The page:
Texas History Day, and National History Day 2008

Your classes are gearing up for the competition, no?

Alfie Kohn might not like the idea of competition in history. In a state famous for competition in almost everything, but most famous for athletic competitions to the detriment of academics, I find great appeal in a contest that requires kids to find, analyze and write history.

Then the students get together to present and discuss history — and usually about 60 Texas kids go on to the National History Day festival. (Details here from the Texas State Historical Association)

Q. What is Texas History Day?

A. Texas History Day, a part of the National History Day program, is a yearlong education program that culminates in an annual state-level history fair for students in grades six through twelve. It provides an opportunity for students to demonstrate their interest in, and knowledge of, history through creative and original papers, performances, documentaries, individual interpretive web sites, or three-dimensional exhibits.

Over the course of the school year, students research and produce a History Day entry, the results of which are presented at a regional competition in early spring. From there, some students advance to the state fair in May, or even to the national contest held each June at the University of Maryland at College Park. At each level of competition, outstanding achievement may be recognized through certificates, medals, trophies, or monetary awards. The most important rewards are the skills and insight that students acquire as they move through the History Day program.

As many as 33,000 young Texans are involved in the program at the regional and state level each year. More than 900 students participate in Texas History Day, and approximately 60 students represent Texas at National History Day each year.

The 2008 National History Day Theme is “Conflict and Compromise in History.”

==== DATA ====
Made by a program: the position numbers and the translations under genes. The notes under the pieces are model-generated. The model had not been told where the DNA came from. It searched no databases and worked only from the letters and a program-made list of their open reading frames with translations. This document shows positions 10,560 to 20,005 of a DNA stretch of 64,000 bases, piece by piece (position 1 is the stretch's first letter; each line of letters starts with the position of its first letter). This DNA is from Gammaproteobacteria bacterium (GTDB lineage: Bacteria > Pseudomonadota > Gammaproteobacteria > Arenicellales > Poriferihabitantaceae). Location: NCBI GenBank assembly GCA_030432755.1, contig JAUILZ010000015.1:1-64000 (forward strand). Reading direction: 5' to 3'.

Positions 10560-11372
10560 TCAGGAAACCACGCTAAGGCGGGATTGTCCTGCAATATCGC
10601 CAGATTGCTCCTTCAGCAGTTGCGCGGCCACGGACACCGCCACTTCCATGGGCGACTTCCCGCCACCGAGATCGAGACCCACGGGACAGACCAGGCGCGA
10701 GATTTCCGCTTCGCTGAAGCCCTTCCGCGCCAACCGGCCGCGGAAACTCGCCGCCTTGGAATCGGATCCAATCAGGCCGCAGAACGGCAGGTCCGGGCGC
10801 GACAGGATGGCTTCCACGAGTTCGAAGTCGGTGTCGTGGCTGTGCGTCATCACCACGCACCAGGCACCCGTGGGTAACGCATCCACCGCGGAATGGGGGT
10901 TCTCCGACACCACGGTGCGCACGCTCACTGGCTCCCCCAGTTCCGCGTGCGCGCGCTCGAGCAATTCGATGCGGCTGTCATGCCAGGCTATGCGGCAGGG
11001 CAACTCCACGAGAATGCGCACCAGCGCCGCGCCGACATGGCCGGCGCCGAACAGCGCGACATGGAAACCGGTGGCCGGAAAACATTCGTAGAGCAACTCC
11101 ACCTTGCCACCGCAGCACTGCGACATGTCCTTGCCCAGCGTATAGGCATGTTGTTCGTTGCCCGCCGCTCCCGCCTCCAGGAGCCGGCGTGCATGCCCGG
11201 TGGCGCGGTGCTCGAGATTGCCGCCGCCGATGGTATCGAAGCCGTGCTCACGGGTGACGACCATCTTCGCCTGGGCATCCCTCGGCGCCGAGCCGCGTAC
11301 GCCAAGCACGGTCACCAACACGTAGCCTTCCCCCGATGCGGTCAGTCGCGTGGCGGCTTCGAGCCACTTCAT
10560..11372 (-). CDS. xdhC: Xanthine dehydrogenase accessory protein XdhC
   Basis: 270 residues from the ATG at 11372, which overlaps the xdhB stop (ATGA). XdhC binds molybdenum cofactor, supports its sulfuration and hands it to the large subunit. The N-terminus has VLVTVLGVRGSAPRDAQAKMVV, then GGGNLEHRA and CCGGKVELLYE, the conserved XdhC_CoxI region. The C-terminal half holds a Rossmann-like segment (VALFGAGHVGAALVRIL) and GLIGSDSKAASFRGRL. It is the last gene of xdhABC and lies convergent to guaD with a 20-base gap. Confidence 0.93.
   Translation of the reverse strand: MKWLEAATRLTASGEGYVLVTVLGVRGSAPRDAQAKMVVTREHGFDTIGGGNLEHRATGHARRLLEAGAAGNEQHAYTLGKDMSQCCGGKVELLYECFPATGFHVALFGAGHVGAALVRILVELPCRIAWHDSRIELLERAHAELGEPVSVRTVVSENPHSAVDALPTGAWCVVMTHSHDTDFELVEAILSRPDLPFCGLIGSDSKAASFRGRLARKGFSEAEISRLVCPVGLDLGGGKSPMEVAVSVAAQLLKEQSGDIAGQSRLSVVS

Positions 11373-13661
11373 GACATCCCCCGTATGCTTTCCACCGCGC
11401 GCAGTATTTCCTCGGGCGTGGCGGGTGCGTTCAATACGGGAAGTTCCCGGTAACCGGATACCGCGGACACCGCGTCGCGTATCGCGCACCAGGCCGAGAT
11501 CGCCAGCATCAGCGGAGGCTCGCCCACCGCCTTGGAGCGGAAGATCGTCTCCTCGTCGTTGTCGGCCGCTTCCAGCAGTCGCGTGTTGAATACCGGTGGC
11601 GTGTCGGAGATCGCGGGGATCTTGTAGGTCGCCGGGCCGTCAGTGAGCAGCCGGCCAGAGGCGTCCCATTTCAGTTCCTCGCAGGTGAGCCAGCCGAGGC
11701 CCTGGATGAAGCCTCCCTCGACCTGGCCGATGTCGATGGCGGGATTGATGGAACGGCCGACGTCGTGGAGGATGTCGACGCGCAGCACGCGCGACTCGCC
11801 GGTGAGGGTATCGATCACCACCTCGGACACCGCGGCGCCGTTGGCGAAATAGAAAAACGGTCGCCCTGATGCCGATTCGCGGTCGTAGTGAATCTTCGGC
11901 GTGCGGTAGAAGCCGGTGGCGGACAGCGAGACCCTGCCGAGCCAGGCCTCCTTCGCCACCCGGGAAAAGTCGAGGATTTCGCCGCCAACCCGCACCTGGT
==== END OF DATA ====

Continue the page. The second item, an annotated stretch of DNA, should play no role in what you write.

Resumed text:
Texas has 23 regions for preliminary rounds. Details here. A list of sample topics for Texas students should give lots of good ideas.

The topics and the papers promise a lot. These projects could make good lesson plans. (Who publishes the winning entries? I have not found that yet.)

Don’t forget the Texas History Day T-shirt Design Contest — entries are due by December 14, 2007.

3 Responses to Texas History Day, and National History Day 2008

  1. Ed Darrell says:

    Glad you stumbled in! But I am not finding a link to the magazine from the TSHA site. Is it too obvious for me? What is the link?

    UPDATE: Here’s a link to the order form:

    Is the magazine available on-line?


  2. Stephen Cure says:

    In response to the question above about where to find historical papers from the Texas History Day program, the answer is, in the Texas Historian. The Texas Historian is a publication of the Texas State Historical Association which publishes the best writing from the organization’s Junior Historian and History Day programs since 1940. Subscription information can be found on the organization’s web site. I should know, I am the editor of the publication and the Texas History Day state coordinator who happened to accidentally stumble upon the information above.


  3. Rebecca says:

    Having judged local and regional National History Day competitions, I can attest to the value of the contest. While I’ve seen some kids (and, let’s face it, some teachers, too) get prize fever, most of the students involved benefit from the level of depth and responsibility involved. The level of excitement when kids get the chance to work hard on something they find interesting, even if it’s not in the textbook, is striking.
    You’ve rounded up some great resources, too — thanks for sharing!


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